Some of the time you feel that your obvious talent is being ignored. Your ego pounds the table and shouts ‘not fair’ as you watch other (obviously less talented people) parading their successes. But your monstrous ego won’t always win out. You will feel genuinely pleased for other people too. The poet you met at a reading and had a good chat with, the poet who you went on a course with, the poet whose work you love, whose kindness and humility you remember. You will seek feedback.
Some of the feedback will annoy or upset you. The poem will be fatally wounded. You will abandon it. You will seek more feedback. You will ignore it. You will learn to listen. The poem full of holes is patched up. It floats. It is magical. You float in it. You begin to recognise and accept good advice. You know what to reject and why. You become a better writer. You argue for your poems. You justify your choices. With persistence and effort, you shall go to the ball.
But after a glittering occasion (launch, award ceremony, reading in a noisy pub ) you do not receive another invitation for a very long time. You feel like a fraud and wonder how you ever wrote anything. You are embarrassed to admit that you write poetry. You tell people you are a writer. You hope they don’t ask what you write. You wonder if you are a success. You wonder what success is; are you successful now you have a poem in ‘Third Ear Journal’? Or is it the feeling you get when you have written one poem you truly love, or better still, a poem you will still love in three years and maybe forever? Poems arrive unbidden after periods of absence (I don’t use the term ‘block’ – sometimes we need to rest and regroup.) The new poems are the best you’ve ever written. You are a genius and you don’t care who knows it. Some idiot who can’t write writes a review. He won’t understand your book. He will upset and anger you. He is an idiot. Someone else will write a review. It will glow. There are things in your work you didn’t know were there. You want to share the review. You worry about showing off. You feel ignored. You are generous to another poet. You are bitter and twisted. You are energised. Someone writes to tell you they loved your poem in ‘Mapping the Void’. You are happy all morning.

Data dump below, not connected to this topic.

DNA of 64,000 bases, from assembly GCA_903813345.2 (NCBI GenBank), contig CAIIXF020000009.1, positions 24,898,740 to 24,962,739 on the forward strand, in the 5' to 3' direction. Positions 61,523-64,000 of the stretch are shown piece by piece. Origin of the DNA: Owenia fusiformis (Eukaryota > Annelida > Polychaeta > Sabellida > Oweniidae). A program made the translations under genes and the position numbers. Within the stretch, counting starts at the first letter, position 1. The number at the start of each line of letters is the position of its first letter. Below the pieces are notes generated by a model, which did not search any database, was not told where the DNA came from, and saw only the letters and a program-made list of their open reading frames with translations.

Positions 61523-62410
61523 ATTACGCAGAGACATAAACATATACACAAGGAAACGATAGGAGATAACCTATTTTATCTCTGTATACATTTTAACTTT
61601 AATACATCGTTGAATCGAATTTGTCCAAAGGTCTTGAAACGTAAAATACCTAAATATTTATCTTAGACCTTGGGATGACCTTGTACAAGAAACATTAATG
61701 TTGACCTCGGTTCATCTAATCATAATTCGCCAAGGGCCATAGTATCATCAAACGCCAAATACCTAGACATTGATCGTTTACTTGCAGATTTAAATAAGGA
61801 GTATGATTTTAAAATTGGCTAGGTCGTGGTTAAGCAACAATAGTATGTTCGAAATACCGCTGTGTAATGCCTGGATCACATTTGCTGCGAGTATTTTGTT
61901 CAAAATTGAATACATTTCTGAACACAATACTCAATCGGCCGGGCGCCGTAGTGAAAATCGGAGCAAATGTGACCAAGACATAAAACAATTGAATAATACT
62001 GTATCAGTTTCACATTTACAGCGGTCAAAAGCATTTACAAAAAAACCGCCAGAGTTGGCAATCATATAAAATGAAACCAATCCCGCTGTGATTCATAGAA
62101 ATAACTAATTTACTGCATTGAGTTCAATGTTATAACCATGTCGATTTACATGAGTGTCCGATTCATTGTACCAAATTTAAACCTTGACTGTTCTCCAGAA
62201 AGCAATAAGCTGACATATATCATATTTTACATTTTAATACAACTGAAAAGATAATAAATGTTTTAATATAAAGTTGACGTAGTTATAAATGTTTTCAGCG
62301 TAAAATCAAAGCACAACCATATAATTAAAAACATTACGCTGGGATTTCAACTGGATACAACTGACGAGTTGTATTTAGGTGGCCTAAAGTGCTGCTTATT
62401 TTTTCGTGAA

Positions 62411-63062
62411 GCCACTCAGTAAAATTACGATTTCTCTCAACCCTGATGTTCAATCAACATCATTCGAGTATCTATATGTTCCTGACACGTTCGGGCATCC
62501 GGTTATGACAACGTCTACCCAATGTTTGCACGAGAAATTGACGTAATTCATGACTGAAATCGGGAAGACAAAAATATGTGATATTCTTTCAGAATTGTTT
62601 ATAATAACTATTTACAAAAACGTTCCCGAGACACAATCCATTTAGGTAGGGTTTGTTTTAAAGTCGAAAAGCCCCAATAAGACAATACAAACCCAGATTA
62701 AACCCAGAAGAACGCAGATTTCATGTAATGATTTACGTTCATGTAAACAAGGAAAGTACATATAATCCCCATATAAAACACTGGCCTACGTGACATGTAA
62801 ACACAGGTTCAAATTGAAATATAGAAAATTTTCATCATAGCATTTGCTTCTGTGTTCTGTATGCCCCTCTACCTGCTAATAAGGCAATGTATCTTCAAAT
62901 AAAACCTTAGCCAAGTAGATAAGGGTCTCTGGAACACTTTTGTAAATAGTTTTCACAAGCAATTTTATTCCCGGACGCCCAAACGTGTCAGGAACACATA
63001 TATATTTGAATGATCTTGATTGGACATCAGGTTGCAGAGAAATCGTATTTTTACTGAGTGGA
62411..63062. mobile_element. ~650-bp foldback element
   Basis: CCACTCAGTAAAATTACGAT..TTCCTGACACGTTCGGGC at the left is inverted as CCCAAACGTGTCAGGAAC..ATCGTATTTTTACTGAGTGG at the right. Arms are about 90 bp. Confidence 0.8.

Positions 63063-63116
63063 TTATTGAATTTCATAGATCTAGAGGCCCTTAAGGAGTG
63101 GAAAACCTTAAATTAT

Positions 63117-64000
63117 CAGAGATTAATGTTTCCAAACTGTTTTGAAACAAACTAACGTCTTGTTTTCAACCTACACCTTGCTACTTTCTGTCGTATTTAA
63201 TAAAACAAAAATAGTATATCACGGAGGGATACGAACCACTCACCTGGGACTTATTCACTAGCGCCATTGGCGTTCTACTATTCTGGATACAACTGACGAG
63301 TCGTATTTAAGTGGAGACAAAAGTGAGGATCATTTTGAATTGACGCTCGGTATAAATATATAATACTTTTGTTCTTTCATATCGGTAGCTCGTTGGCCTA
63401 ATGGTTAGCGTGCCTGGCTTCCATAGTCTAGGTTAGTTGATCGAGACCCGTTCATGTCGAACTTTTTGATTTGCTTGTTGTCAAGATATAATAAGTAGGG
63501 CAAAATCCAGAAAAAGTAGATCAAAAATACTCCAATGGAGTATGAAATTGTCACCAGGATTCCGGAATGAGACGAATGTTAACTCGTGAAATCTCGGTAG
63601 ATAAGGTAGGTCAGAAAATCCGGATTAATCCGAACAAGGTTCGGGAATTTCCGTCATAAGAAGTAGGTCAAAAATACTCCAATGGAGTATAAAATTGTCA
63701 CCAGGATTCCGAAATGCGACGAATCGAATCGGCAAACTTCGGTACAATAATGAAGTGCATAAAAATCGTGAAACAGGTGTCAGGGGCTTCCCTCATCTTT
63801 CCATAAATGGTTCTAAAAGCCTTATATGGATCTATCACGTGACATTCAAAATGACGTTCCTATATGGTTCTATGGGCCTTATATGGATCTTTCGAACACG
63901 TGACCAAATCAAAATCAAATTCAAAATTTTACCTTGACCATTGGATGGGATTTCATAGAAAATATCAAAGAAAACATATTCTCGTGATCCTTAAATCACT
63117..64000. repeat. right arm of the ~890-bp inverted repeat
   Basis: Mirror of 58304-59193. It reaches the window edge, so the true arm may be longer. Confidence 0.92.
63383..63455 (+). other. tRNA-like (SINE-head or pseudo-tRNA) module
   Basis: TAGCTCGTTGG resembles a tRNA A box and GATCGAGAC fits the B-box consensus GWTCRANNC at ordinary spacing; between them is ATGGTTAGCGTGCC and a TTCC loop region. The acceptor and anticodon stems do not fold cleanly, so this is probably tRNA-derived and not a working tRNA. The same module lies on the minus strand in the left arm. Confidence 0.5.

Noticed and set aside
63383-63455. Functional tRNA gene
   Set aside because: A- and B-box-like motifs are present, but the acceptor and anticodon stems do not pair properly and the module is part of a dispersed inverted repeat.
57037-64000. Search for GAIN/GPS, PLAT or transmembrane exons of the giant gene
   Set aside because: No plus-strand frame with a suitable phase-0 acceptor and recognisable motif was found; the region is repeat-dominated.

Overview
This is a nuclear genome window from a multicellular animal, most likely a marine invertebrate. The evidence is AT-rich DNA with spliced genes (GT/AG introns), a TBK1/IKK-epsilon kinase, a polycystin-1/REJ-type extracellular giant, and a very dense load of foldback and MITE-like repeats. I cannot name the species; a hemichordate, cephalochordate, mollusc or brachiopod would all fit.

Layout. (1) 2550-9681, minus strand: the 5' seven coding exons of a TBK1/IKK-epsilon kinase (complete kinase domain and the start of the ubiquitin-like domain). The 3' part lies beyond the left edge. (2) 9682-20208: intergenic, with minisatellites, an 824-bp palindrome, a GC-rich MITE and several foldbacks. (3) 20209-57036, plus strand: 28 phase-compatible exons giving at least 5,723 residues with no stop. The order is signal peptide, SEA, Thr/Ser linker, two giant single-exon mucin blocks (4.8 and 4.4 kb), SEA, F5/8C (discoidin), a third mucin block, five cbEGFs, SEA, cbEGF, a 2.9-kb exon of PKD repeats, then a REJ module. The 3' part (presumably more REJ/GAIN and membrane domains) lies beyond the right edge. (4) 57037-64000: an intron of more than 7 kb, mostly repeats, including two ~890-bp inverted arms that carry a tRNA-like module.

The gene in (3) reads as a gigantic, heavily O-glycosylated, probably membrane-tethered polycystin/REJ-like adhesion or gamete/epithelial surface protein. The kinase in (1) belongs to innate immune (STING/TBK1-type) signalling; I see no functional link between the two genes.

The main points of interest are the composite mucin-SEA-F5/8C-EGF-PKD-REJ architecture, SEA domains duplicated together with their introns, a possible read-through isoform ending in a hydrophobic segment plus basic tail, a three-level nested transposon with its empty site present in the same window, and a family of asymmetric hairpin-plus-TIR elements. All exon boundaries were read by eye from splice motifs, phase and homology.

You receive a poetry magazine and everything in it is amazing. You are inspired. You want to give up. You receive a poetry magazine and everything in it is rubbish. Why don’t they take your stuff? They take your stuff. You wish you hadn’t sent it to them. The poem could have gone somewhere better. You write nothing of worth for three months. You find old poems and think ‘hey, that’s pretty good’. The old poems don’t sound like you. You wonder what you sound like now. The answer is you sound like your next poem. Your next poem is a new departure. You doubt your work. You feel the editors who accepted your poems got it wrong, that the stuff they took is rubbish. You are anthologized but still no one asks you to open Glastonbury.
You are humble. You are boastful. You are sombre. You write a poem. You are heady with delight. You feel pride. You are surprised when you read one of your pieces and realise it is really rather good. You will be amazed at the kindness of other poets. You will have your faith in human nature restored by their support and praise. You trip over someone’s ego at a reading. Their head blocks out the light. The lady in the post office thinks it’s cool that you are a poet. Nothing comes through the door. Your submissions have disappeared. Your e-mail inbox is empty. Your book has sold out. You buy a new stack. You travel a hundred miles to read your poems on a rainy Wednesday night. No-one buys your book. Someone tells you they loved your poem about the fly. You have never written a poem about a fly. The poem you sent to ‘Fraying Fringes’ has been gone a year and still no word. A friend tells you that ‘Fraying Fringes’ has folded. You become focused. You become distracted. You give up social media. You feel isolated. You take up social media. Euphoria will come and go. Despair will come and go. Feel and do all this enough times and you will begin to recognise Groundhog Day when it comes around. This is the process. You might even be able to meet and treat those two imposters ‘success’ and ‘failure’ the same. You will put envy aside. You will find no-one to blame. You will write poems. You will be a poet.